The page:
The Synthesiser. An electronic device containing filters, oscillators, and voltage-control amplifiers. Synthesisers are used to produce sounds unobtainable from ordinary musical instruments or to imitate instruments and voices.
Synthesisers hit the charts in the 1960’s with tracks from The Monkees album, Pisces, Aquarius created with the new device. Soon enough, they were a regular entity in the pop and rock charts but have since moved in and out of music trends.
In recent years, synthesisers have become part of the modern composer’s toolbox. But how do you get the balance of integrating the tool into classical music effectively?
Peter Gregson achieves this balance effortlessly. Cellist, composer, and all round nice guy, Peter’s marriage of strings and synths is something previously unseen. And something we can’t stop listening to!
We sat down with him to talk all things synthesisers, music, and his inspiration for the union of the two.
How did you get into music?
When I was four, I wanted the cello case from the Bond film, The Living Daylights. He skis down a mountain side in a cello case and I decided I wanted one for my (sadly non existent) skiing career. My mum was a clarinettist and took me to a children’s concert in Edinburgh and I thought “I really like this”. And that was how it all started.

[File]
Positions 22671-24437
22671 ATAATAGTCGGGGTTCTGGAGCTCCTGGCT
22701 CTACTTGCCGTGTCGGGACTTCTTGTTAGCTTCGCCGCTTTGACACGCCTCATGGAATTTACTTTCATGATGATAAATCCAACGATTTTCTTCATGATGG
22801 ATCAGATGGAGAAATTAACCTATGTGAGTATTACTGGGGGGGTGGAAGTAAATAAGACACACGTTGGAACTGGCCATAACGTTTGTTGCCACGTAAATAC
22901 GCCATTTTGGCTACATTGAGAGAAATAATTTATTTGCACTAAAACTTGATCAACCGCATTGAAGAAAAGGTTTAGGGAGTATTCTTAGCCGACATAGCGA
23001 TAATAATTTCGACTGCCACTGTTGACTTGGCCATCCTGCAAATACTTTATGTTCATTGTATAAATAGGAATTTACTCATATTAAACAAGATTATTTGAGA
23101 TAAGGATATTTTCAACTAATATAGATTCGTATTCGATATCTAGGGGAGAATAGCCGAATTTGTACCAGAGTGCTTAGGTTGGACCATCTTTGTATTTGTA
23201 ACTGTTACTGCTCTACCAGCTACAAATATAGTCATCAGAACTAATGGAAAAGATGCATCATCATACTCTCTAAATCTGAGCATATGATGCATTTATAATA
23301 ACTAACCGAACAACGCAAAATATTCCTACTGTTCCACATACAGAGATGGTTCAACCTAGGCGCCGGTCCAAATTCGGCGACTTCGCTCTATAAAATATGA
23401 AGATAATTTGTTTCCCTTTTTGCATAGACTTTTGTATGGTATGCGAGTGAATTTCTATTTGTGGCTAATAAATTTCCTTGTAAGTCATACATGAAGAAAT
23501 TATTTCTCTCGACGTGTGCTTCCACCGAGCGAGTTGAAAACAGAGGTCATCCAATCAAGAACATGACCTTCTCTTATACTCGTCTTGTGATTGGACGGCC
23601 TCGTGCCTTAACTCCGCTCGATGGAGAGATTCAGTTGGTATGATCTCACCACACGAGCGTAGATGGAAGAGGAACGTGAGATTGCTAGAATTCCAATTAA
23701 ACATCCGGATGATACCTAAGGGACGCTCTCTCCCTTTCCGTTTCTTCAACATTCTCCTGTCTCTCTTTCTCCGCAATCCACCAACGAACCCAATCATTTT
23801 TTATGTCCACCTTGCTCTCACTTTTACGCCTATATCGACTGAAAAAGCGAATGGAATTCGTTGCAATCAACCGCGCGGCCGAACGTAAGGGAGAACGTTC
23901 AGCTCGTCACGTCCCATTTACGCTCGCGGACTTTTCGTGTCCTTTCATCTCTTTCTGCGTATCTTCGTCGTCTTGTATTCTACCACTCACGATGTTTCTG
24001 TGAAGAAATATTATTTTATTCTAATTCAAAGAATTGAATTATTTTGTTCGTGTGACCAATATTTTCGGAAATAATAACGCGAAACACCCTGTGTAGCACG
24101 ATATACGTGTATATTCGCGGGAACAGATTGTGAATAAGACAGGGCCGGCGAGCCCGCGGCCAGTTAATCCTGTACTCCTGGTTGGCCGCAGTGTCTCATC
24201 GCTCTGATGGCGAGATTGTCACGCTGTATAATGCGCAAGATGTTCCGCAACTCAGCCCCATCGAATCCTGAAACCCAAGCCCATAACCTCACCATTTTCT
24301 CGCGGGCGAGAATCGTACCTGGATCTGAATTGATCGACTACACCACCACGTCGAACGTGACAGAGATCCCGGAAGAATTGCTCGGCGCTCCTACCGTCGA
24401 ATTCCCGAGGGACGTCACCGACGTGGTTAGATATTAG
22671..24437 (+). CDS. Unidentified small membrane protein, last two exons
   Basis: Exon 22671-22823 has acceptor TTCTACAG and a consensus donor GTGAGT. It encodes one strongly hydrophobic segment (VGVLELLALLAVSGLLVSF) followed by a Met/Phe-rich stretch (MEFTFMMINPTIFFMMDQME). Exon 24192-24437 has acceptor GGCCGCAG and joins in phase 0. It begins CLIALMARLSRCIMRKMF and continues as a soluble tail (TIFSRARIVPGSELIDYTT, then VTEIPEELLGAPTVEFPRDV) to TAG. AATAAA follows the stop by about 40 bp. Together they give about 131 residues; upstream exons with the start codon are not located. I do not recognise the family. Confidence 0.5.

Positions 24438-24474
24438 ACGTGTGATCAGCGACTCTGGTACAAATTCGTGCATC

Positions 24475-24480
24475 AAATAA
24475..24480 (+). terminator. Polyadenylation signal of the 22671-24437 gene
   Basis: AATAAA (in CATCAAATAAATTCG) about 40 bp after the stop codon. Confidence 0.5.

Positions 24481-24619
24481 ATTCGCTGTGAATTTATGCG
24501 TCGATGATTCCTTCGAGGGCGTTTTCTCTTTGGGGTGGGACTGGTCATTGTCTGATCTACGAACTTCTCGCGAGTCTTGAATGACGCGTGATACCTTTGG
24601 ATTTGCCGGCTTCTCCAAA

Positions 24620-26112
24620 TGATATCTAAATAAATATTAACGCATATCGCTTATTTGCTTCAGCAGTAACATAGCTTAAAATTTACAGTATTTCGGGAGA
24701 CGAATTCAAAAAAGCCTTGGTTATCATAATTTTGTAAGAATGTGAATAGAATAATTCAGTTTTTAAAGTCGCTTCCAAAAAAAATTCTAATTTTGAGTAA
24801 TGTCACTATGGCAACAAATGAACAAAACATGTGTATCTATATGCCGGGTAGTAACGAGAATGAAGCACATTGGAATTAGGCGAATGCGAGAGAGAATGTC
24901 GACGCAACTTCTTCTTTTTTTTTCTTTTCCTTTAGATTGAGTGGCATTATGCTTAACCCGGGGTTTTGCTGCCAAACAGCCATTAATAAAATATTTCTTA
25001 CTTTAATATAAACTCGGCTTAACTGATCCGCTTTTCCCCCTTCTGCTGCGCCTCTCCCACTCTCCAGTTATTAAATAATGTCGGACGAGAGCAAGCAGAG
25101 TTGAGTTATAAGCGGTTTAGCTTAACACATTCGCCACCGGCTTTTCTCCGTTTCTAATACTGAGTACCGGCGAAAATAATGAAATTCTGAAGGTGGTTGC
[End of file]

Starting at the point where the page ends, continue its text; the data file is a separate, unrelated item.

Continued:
And what about electronic music?
I started learning the cello classically when I was four. I loved playing, but it’s not the coolest thing to do in an all boys’ school. My brother played the guitar and he had all these pedals and things. I got into to playing my cello with all the electronics when I was around 13. I was learning about electronic music in the “real world”, and all these cello skills in the classical world. But there wasn’t a lot of music for cello and electronics, as you can imagine, so I wanted to start merging them!